But creative thinking and realistic possibilities alone do not generate success.  We can all picture the creative inventor coming up with a plethora of ideas but never actually implementing.  This conjures up the image of an absent minded professor, not a leader.  A visionary leader transforms imagination and creativity into ideas that add value to the business.  The art of successfully implementing ideas is defined as innovation and the ultimate goal of creativity and creative thinking is innovation.

Is creativity necessary for successful leadership?

Imagination is the root of creativity and creativity the root of innovation but leadership models stress the importance of a vision statement that outlines what the organization wants to be, or how it wants the world in which it operates to be (Ward, 2014). Vision statements are crafted from imagination, creativity and possibility; they capture the passion of the goal and inspire creative thinking and innovation. Leaders need to be creative, innovative and visionary but they can’t and shouldn’t have to do all the creative thinking alone; they need their teams to be creative too.  Creative thinking inspires more creative thinking and the more ideas we generate the more innovative we become. To be successful, leaders need creativity.  They need it for vision, they need it to innovate and they need to foster and inspire it in others.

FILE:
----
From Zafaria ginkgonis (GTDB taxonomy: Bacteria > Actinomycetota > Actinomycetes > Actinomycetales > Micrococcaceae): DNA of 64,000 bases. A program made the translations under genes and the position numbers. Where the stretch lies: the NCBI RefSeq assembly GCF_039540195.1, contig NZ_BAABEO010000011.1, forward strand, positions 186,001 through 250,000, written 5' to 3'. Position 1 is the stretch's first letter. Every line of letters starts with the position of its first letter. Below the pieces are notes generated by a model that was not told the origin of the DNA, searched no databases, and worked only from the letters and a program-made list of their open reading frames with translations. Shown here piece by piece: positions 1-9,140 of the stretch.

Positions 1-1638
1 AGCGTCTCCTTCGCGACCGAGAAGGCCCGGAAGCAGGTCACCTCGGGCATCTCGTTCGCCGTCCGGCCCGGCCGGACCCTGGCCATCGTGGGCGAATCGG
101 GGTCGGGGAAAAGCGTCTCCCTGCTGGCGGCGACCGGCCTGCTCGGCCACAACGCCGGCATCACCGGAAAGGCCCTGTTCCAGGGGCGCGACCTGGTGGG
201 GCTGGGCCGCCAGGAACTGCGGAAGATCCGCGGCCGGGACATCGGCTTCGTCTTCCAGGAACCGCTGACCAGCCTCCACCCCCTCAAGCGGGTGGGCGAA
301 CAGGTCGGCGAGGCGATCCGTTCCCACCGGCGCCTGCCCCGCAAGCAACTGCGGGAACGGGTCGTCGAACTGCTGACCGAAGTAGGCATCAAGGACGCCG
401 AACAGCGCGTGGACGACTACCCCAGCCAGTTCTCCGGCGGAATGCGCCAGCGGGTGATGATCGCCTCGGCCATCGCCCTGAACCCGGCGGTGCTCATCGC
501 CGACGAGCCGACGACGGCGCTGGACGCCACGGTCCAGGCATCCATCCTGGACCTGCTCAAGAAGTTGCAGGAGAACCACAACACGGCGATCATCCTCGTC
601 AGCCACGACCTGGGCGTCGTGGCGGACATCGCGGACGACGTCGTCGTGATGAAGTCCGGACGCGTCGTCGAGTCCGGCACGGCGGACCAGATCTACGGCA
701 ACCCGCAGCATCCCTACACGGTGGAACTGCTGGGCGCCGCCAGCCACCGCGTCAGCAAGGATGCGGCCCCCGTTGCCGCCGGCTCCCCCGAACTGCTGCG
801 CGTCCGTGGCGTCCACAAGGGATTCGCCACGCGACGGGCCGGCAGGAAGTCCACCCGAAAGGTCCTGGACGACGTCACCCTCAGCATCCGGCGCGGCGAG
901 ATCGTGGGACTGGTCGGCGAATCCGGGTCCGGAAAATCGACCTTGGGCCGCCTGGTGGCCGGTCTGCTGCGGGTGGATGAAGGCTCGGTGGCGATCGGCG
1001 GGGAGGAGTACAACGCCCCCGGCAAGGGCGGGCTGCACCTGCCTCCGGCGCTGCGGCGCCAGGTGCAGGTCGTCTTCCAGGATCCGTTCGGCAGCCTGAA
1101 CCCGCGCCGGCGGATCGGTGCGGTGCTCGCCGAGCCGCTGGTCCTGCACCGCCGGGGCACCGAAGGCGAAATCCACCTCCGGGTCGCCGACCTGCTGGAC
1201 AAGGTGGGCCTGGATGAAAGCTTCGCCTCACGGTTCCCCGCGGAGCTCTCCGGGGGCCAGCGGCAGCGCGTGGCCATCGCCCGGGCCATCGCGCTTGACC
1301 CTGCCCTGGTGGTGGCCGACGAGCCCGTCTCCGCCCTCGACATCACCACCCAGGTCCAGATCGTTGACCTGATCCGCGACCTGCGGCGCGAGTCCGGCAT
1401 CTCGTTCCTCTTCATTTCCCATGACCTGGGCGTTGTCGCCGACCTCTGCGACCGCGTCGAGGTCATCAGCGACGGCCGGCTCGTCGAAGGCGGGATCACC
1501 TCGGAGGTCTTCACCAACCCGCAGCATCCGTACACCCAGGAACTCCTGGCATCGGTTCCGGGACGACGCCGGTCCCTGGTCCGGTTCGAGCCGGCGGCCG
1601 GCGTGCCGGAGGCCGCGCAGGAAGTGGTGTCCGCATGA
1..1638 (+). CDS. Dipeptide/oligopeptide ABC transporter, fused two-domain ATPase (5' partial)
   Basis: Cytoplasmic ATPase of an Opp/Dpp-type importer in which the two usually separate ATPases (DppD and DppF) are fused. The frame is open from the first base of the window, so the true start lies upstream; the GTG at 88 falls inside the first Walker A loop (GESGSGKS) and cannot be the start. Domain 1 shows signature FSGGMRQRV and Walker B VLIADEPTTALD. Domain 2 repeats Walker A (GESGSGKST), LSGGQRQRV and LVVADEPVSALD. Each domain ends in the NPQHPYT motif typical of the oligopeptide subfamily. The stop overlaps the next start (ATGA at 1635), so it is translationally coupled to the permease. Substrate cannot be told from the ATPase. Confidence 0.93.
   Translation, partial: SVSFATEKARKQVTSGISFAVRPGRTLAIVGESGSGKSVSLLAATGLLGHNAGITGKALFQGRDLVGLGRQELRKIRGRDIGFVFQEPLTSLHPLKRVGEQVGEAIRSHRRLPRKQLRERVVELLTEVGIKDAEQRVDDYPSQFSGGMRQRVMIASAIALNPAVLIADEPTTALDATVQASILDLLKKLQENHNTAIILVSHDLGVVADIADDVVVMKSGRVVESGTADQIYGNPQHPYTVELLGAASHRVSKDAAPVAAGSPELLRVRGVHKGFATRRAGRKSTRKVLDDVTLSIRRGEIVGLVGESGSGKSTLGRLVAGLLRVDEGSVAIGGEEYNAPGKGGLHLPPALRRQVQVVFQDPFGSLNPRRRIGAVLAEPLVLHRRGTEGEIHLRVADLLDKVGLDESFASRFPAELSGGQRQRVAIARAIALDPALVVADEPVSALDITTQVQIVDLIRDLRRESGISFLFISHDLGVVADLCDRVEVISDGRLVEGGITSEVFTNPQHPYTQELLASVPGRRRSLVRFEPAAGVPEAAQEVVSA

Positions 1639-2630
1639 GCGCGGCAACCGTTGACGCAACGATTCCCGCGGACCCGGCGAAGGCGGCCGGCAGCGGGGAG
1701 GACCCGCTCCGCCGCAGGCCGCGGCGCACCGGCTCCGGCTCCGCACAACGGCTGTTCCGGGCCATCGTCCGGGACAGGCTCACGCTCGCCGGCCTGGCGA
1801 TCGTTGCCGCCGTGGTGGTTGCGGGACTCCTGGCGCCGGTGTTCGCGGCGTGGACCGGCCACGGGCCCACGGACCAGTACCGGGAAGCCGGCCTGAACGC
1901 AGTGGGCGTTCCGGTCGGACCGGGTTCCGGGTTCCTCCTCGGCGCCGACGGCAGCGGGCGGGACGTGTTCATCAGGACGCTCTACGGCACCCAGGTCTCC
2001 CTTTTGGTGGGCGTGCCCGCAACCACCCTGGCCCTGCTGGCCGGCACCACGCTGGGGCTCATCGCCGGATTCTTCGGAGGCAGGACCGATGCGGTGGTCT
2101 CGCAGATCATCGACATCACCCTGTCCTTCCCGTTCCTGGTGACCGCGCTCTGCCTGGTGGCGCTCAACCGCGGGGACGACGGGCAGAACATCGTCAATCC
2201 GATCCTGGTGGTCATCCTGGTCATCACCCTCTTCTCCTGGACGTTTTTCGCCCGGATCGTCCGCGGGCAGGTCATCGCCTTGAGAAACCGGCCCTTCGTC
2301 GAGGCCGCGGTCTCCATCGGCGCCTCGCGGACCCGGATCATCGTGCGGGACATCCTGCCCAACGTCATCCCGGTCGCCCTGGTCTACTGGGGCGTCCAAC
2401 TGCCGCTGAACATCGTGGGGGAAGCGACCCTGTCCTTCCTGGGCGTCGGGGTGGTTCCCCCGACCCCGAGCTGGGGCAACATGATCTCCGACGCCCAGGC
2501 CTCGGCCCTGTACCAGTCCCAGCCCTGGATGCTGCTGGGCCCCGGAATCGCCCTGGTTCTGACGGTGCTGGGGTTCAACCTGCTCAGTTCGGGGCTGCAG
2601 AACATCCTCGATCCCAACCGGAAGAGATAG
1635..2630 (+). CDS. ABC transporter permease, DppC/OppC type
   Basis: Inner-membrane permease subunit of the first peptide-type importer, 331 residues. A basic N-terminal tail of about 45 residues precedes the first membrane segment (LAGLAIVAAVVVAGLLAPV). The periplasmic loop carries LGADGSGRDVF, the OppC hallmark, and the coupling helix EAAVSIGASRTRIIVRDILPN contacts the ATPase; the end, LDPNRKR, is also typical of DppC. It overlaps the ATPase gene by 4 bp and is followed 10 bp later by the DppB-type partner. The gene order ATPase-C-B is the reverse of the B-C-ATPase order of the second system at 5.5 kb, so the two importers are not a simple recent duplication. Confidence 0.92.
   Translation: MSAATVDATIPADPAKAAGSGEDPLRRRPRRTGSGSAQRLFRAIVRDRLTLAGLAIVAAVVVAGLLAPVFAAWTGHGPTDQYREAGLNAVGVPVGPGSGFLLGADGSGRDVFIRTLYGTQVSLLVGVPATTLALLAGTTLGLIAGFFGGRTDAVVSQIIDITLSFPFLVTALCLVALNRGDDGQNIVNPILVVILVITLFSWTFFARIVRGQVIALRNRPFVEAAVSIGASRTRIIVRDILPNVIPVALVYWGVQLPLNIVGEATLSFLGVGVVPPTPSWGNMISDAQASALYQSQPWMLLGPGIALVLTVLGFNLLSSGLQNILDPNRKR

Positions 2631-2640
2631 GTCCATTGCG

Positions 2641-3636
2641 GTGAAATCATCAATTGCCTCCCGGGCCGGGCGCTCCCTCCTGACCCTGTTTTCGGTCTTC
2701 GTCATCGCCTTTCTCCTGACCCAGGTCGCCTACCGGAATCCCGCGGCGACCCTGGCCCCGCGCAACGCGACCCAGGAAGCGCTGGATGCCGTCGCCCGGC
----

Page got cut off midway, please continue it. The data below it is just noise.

How can we reach our creative potential?